After the second world war, however, with the nightly threat of air raids, the scream of stukas, and the rising spectre of the atom bomb, the siren began to take on rather more sinister connotations. The music of Varèse likewise. In a book aimed at children and published in 1947, Varèse's friend, the conductor Nicolas Slominsky described Ionisation in terms of "something about knocking off atoms. And certainly Varèse's music sounds ominous now that we know what atoms are up to. He wrote Ionisation fifteen years before the atomic bomb, and that is a musical prophecy!"
A strange kind of mythology had developed around the composer as a kind of "prophet of the atomic age". It was even claimed that the Manhattan Project scientists had listened to Ionisation while working on the bomb. So when, years later, John Adams set to work composing his opera about the Manhattan Project, Doctor Atomic, he turned for inspiration to Varèse and the science fiction films of the 1950s. Adams filled that score with typically Varèsian percussive techniques, electronic noises, and sirens. Such a sound world, he claimed, conjured up a "post-nuclear holocaust landscape".
One day in 1967, John Lennon was sitting in his house in Weybridge, noodling about on the piano, when his ear was caught by a police siren trailing off in the distance. He struck up a repetitive two-note motif on the keyboard in imitation of the far-off wail and sang "Mis-ter ci-ty po-lice-man" over the top, to the same rhythm. By the time 'I Am The Walrus', the result of Lennon's perambulations, had come out, a group from north London called The Equals had released a single called 'Police On My Back' whose opening guitar riff even more closely mimicked the squeal of a panda car. The latter song was covered by The Clash in 1980, and by Lethal Bizzle in 2007, with its siren-guitar sound getting more prominent with each new version (in the last named case, played by The Quietus's very own Jeremy Allen).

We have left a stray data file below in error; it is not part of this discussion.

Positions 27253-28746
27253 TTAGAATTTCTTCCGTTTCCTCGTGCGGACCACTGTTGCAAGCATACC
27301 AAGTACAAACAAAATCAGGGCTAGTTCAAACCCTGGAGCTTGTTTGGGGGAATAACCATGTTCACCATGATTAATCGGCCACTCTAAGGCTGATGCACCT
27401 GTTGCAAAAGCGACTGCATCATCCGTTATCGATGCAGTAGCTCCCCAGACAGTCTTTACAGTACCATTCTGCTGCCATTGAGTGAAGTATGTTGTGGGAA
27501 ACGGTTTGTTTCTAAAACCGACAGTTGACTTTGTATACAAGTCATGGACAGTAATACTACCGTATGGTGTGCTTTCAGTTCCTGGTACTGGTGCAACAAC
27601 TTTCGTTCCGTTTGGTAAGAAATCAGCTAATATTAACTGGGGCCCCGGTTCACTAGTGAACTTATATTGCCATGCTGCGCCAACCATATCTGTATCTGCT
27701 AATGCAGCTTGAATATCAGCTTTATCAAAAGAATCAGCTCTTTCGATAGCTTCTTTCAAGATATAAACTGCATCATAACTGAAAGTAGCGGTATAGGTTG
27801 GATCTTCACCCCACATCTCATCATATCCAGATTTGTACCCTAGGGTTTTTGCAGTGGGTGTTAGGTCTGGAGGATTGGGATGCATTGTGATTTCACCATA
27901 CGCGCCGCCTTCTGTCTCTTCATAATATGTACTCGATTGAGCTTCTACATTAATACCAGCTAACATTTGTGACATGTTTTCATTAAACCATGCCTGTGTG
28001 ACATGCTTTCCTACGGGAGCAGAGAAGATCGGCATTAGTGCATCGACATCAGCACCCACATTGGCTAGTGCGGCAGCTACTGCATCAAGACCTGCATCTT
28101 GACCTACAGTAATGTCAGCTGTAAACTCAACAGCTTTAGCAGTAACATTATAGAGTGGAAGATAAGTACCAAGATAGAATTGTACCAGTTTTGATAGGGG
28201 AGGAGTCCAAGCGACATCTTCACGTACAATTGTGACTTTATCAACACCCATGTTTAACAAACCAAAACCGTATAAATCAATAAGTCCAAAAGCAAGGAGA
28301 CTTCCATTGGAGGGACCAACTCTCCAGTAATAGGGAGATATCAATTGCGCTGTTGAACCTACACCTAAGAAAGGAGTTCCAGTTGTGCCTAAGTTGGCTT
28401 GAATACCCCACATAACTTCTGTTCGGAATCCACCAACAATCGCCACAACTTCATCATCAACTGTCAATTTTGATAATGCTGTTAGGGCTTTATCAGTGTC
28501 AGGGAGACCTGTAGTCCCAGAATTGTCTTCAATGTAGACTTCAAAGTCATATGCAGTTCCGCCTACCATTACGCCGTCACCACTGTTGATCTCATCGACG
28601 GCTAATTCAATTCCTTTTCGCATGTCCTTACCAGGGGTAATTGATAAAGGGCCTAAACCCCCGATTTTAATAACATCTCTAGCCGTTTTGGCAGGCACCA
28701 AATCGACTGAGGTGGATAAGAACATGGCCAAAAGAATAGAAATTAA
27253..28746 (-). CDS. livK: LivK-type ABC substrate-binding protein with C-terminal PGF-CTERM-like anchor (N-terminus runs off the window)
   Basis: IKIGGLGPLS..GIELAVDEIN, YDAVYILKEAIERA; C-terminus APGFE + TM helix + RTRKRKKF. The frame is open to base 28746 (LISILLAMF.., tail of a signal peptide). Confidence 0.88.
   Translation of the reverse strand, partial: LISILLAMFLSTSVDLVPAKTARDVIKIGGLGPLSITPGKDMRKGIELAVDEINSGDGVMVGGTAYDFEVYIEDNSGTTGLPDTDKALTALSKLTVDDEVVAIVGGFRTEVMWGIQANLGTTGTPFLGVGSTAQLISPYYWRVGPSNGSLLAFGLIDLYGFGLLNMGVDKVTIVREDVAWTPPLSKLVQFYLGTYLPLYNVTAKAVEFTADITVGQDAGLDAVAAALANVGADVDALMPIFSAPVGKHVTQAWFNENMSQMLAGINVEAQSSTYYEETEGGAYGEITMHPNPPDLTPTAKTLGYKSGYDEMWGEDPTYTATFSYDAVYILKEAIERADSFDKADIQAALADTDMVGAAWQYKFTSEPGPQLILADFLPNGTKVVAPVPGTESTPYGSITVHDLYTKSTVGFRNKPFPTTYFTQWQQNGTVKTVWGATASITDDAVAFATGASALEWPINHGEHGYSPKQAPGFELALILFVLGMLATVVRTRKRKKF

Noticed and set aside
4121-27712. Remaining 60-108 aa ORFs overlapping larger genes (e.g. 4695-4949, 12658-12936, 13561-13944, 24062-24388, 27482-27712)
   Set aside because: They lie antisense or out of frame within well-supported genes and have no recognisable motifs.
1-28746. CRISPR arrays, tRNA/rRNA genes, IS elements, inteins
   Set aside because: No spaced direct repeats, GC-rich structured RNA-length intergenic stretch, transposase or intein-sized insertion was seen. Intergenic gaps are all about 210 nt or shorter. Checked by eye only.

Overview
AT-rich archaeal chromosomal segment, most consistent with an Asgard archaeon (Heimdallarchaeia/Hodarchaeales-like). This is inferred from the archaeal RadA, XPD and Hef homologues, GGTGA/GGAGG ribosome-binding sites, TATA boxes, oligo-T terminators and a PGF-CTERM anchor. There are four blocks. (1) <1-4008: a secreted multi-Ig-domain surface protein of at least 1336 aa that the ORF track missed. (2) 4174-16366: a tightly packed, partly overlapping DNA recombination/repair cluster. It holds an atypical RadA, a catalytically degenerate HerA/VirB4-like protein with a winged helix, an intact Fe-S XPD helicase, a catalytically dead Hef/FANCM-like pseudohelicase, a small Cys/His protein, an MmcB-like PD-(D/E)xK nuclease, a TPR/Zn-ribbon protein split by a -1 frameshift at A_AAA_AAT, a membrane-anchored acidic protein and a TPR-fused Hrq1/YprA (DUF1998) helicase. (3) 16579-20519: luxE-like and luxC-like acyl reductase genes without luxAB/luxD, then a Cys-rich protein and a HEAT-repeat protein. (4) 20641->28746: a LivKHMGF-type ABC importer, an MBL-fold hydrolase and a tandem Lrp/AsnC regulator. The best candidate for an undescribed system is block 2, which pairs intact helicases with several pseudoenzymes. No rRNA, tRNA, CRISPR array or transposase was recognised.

The end of the 1960s saw tracks by The Kinks ('Mr Churchill Says') and Black Sabbath ('War Pigs') which both contained recordings of air raid sirens. The members of both bands were born too late to have any memory of such alarms in practical use during wartime, but Delia Derbyshire wasn't. In an interview with Radio Scotland's John Cavanagh recorded in 1999, the electronic composer recalled the Coventry blitz as the source of her "love for abstract sounds".
"The air-raid sirens," she said, "that's a sound you hear and you don't know the source of as a young child… That was electronic music." Some distorted, time-stretched ghost of these memories seems to haunt a number of her works. But they emerge most explicitly in a piece from 1970, 'Music of Spheres', created for a BBC documentary about the life of Johannes Kepler; the whole piece a howling susurrus created on a VCS3 synthesiser but unmistakably the product of a childhood memory of bombing raids.
Frankie Goes To Hollywood - 'Two Tribes'